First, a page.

blogging for Confucius Institute

Plan for August 17

Introduce students to the blog idea. Short link to this planhttp://bit.ly/blog4ci

http://blog.stcloudstate.edu/ims/2017/08/17/blogging-for-confucius-institute/

  • Why blog
    • What is social media, when SM started
    • What is blog, when blogs started
    • Why blog
      • Blogging vs microblogging

http://blog.stcloudstate.edu/ims/2015/12/31/social-media-and-the-devaluation/
http://blog.stcloudstate.edu/ims/2016/01/01/blog-future/

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handout on basic functions with your blog

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grammarly alternatives

https://www.grammarly.com/

alternatives for proofreading, grammar and spelling checker, vocabulary uses, citation suggestions:
http://alternativeto.net/software/grammarly-grammar-checker/
http://www.tricksroad.com/2016/02/grammarly-alternatives.html
https://www.codeinwp.com/blog/grammarly-vs-jetpack-vs-ginger-vs-hemingway-for-wordpress/

LanguageTool

Hemingway Editor  

Ludwig.guru

ProWritingAid

Ginger

Grammar Checker Academic

Writefull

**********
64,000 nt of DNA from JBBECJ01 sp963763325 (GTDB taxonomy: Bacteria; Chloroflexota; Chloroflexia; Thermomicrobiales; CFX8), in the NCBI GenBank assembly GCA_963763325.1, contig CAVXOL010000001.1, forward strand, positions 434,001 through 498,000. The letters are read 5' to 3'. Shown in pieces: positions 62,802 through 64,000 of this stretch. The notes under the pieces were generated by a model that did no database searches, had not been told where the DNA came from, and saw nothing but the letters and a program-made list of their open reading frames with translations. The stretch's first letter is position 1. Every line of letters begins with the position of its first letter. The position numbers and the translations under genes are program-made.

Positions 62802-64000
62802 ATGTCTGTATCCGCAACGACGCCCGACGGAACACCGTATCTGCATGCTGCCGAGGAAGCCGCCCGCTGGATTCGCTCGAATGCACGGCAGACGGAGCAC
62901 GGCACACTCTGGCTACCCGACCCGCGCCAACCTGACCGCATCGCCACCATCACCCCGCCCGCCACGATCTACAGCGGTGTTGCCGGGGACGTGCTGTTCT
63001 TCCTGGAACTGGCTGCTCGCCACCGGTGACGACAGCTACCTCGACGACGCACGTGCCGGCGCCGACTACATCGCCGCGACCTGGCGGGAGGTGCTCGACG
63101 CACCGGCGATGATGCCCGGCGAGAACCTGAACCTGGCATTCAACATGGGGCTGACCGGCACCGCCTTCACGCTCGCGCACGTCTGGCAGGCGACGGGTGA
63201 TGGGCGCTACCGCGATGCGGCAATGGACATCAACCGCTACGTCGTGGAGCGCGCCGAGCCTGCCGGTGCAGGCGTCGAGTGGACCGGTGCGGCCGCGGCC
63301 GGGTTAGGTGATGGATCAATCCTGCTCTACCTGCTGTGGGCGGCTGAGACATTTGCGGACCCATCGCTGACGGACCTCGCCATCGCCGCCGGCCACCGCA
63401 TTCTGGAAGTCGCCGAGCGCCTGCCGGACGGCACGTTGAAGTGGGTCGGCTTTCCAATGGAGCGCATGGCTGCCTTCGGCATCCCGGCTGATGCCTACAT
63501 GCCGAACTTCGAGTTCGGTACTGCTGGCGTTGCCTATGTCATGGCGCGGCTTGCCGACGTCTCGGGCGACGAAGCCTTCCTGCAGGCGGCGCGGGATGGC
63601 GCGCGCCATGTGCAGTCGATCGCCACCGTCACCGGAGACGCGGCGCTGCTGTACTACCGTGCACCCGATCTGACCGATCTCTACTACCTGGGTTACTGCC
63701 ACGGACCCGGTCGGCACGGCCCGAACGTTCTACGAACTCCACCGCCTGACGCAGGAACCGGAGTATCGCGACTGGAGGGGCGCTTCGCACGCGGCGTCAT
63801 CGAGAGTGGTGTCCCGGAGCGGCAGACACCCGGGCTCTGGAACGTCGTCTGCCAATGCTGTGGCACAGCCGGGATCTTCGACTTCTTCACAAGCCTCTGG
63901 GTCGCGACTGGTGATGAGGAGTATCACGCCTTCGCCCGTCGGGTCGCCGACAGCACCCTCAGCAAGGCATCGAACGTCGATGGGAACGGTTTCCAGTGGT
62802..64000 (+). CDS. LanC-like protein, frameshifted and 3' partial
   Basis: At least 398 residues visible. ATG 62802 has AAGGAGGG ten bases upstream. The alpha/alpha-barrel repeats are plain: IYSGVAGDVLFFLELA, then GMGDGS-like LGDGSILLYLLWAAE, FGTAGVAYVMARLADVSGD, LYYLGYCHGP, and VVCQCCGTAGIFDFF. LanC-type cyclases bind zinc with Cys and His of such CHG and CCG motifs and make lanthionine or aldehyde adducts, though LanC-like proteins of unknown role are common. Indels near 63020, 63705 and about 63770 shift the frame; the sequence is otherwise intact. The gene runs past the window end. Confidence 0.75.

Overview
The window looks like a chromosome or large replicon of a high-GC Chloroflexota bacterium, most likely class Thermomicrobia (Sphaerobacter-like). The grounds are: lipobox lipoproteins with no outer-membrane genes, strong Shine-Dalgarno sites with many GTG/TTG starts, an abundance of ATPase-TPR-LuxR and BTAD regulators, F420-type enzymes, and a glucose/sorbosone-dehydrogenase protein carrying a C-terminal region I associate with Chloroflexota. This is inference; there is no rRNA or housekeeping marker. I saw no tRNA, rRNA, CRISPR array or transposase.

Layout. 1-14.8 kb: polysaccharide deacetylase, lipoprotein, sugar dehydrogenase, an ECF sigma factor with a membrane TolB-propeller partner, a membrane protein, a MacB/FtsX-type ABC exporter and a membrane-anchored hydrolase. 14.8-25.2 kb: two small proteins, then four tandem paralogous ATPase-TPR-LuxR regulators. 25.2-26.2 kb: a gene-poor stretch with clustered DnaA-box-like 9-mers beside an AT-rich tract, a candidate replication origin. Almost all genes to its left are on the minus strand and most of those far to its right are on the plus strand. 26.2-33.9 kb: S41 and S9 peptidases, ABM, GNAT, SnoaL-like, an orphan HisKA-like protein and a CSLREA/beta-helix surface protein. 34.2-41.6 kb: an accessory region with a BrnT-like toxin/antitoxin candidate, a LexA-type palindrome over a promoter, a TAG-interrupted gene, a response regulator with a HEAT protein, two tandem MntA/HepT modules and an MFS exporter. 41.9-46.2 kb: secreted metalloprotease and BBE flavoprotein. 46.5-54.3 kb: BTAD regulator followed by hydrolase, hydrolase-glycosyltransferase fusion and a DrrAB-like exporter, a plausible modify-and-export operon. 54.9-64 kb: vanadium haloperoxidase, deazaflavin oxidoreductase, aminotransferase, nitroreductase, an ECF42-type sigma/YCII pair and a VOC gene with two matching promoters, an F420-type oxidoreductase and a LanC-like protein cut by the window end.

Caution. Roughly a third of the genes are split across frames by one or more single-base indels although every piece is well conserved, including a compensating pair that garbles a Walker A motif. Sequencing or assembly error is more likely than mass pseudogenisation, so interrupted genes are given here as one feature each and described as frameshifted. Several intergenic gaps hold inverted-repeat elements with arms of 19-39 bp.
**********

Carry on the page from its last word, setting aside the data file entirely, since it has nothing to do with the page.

Editsaurus

Unicheck

Antidote

PaperRater

Proofread Bot

Slick Write

Analyze My Writing

Refly Editor

VirtualWritingTutor

Just Not Sorry — the Gmail Plug-in

SEO Tools Centre

Grammarian PRO2

WhiteSmoke

Expresso app

SpellCheckPlus

Stylewriter

Document Grader

Speckie

1Checker

Plagtracker

AfterScan

WeAllEdit

eAngel Human Online Proofreading Service

GradeProof

TextTrust

PlagiarismSearch

Gramlee.com

Compilatio.net

tinySpell

intro computer programming

Intro to Computer Programming
with Steve Perry

10-week eCourse  Beginning Tuesday, September 5, 2017

For today’s librarian, the ability to adapt to new technology is not optional. Programming—the process of using computer language to generate commands that instruct a computer to perform specific functions—is at the core of all computer technology. A foundation in programming helps you understand the inner workings of all of the technologies that drive libraries now—from integrated library systems to Web pages and databases.

In this Advanced eCourse, you can go from having little to no programming knowledge to being familiar with coding in several different computer languages. Steve Perry—an experienced LIS instructor and programmer—will teach you in his lectures what you need to get started, and then the readings and exercises will give you practical programming experience, particularly as it relates to a library environment. Languages covered will include HTML, CSS, JavaScript, PHP, and others. You do not need any programming experience or special software to participate in this eCourse.